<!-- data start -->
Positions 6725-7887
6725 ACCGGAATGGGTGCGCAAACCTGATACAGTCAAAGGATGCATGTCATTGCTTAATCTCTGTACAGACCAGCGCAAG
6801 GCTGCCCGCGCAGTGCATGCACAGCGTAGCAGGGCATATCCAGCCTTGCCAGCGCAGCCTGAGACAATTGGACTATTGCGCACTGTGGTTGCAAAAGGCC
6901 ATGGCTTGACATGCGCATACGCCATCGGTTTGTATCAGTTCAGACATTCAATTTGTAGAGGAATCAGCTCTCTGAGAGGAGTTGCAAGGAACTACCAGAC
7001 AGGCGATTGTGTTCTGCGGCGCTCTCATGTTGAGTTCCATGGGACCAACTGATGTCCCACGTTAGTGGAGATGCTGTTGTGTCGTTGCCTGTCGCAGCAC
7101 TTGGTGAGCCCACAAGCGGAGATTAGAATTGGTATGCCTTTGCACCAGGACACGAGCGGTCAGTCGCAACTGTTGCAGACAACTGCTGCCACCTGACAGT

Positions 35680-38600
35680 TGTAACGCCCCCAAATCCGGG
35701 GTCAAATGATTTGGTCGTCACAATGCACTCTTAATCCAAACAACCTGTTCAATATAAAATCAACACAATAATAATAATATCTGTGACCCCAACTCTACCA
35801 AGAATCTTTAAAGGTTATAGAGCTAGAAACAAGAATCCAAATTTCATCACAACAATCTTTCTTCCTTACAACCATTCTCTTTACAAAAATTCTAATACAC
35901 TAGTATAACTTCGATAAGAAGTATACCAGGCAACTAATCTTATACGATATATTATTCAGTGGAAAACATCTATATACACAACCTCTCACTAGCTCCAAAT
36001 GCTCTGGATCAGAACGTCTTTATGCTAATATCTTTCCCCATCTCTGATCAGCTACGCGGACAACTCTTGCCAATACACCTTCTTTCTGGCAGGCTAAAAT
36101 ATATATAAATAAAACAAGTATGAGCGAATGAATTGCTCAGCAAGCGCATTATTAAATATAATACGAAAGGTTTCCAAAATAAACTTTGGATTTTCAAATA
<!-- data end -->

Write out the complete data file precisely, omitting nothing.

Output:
Positions 6725-7887
6725 ACCGGAATGGGTGCGCAAACCTGATACAGTCAAAGGATGCATGTCATTGCTTAATCTCTGTACAGACCAGCGCAAG
6801 GCTGCCCGCGCAGTGCATGCACAGCGTAGCAGGGCATATCCAGCCTTGCCAGCGCAGCCTGAGACAATTGGACTATTGCGCACTGTGGTTGCAAAAGGCC
6901 ATGGCTTGACATGCGCATACGCCATCGGTTTGTATCAGTTCAGACATTCAATTTGTAGAGGAATCAGCTCTCTGAGAGGAGTTGCAAGGAACTACCAGAC
7001 AGGCGATTGTGTTCTGCGGCGCTCTCATGTTGAGTTCCATGGGACCAACTGATGTCCCACGTTAGTGGAGATGCTGTTGTGTCGTTGCCTGTCGCAGCAC
7101 TTGGTGAGCCCACAAGCGGAGATTAGAATTGGTATGCCTTTGCACCAGGACACGAGCGGTCAGTCGCAACTGTTGCAGACAACTGCTGCCACCTGACAGT

Positions 35680-38600
35680 TGTAACGCCCCCAAATCCGGG
35701 GTCAAATGATTTGGTCGTCACAATGCACTCTTAATCCAAACAACCTGTTCAATATAAAATCAACACAATAATAATAATATCTGTGACCCCAACTCTACCA
35801 AGAATCTTTAAAGGTTATAGAGCTAGAAACAAGAATCCAAATTTCATCACAACAATCTTTCTTCCTTACAACCATTCTCTTTACAAAAATTCTAATACAC
35901 TAGTATAACTTCGATAAGAAGTATACCAGGCAACTAATCTTATACGATATATTATTCAGTGGAAAACATCTATATACACAACCTCTCACTAGCTCCAAAT
36001 GCTCTGGATCAGAACGTCTTTATGCTAATATCTTTCCCCATCTCTGATCAGCTACGCGGACAACTCTTGCCAATACACCTTCTTTCTGGCAGGCTAAAAT
36101 ATATATAAATAAAACAAGTATGAGCGAATGAATTGCTCAGCAAGCGCATTATTAAATATAATACGAAAGGTTTCCAAAATAAACTTTGGATTTTCAAATA